Eureka Stockade miners were provoked: Historian

3 December 2014

In the past Eureka has been looked at as a rebellion of the diggers, but I have now concluded that it was an event deliberately engineered by the Government

In a new twist to Australian history, a leading historian has suggested that the Eureka Stockade was a deliberate police set-up so the government could use force to crush the protesting Ballarat gold miners.

Australian National University (ANU) Emeritus Professor John Molony outlined his Rethinking Eureka conclusions at an ANU conference on Wednesday to commemorate the 160th anniversary of the Stockade.

“In the past Eureka has been looked at as a rebellion of the diggers, but I have now concluded that it was an event deliberately engineered by the Government,” he said.

Professor Molony said the theory is supported by an 1854 letter from Gold Commissioner Robert Rede to Governor of Victoria, Sir Charles Hotham, saying it was essential to come upon the diggers “with arms in their hands”.

That way he could legally “crush them and the digger agitation at one blow”.

“The Government made up its mind to provoke the diggers into making a stand. On three occasions the diggers attempted to negotiate and each time the Government refused to do so,” Professor Molony said.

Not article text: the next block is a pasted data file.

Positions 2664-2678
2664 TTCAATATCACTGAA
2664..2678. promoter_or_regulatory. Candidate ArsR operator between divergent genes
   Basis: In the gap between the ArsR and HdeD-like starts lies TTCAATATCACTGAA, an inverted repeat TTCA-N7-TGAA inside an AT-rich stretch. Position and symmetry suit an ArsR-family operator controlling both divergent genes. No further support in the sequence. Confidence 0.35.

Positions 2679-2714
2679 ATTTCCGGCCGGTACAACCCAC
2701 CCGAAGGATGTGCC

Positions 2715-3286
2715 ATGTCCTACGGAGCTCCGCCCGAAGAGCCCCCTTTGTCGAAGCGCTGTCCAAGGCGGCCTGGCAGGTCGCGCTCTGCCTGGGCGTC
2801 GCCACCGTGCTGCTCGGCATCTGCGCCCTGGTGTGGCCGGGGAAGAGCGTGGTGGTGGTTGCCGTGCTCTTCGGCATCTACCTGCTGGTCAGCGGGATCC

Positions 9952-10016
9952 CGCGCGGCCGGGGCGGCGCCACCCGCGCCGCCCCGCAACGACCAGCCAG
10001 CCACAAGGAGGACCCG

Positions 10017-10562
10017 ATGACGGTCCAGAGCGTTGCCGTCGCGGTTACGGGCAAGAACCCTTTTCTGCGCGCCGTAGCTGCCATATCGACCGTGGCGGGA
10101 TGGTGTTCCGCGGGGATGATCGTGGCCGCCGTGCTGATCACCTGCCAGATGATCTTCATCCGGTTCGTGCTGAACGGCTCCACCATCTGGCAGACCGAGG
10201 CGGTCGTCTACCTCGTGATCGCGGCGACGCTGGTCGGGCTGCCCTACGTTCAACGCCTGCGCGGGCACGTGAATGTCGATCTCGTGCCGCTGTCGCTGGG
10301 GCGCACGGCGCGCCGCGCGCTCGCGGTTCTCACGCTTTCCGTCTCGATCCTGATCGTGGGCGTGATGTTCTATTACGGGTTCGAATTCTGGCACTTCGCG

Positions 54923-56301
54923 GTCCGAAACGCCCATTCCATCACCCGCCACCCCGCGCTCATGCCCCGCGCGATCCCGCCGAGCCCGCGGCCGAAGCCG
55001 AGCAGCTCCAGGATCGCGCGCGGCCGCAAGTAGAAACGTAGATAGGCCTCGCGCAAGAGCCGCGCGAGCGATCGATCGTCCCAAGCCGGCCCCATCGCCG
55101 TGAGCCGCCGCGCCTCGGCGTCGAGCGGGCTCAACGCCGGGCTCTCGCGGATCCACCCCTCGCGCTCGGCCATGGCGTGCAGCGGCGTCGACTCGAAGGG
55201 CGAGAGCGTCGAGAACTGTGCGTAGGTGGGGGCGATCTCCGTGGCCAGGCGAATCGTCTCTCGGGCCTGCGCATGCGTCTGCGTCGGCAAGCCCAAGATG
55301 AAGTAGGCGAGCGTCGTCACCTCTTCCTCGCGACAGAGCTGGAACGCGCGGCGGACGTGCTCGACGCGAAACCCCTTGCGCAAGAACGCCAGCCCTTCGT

Conference Convener Dr David Headon said the event has brought together many of Australia’s leading experts to provide a fresh perspective on one of Australian history’s most symbolic events.

“The Eureka Stockade has assumed almost mythical importance for this nation,” he said. “Arguably, it represents the only time Australia has experienced civil unrest in protest against government policy that has resulted in so many deaths.

“When you look at the political spectrum, the two major parties have both claimed ownership of the Stockade.

“The Coalition regards it as an economic protest over mining licences and nothing more. Whereas the Labor Party, along with the great majority of those passionate about Eureka, see it as something much more important than that.”

The ‘Eureka’s Significance, Then and Now’ conference is sponsored by The ANU Research School of Humanities and the Arts, and The ANU Centre for the Study of Australian Politics.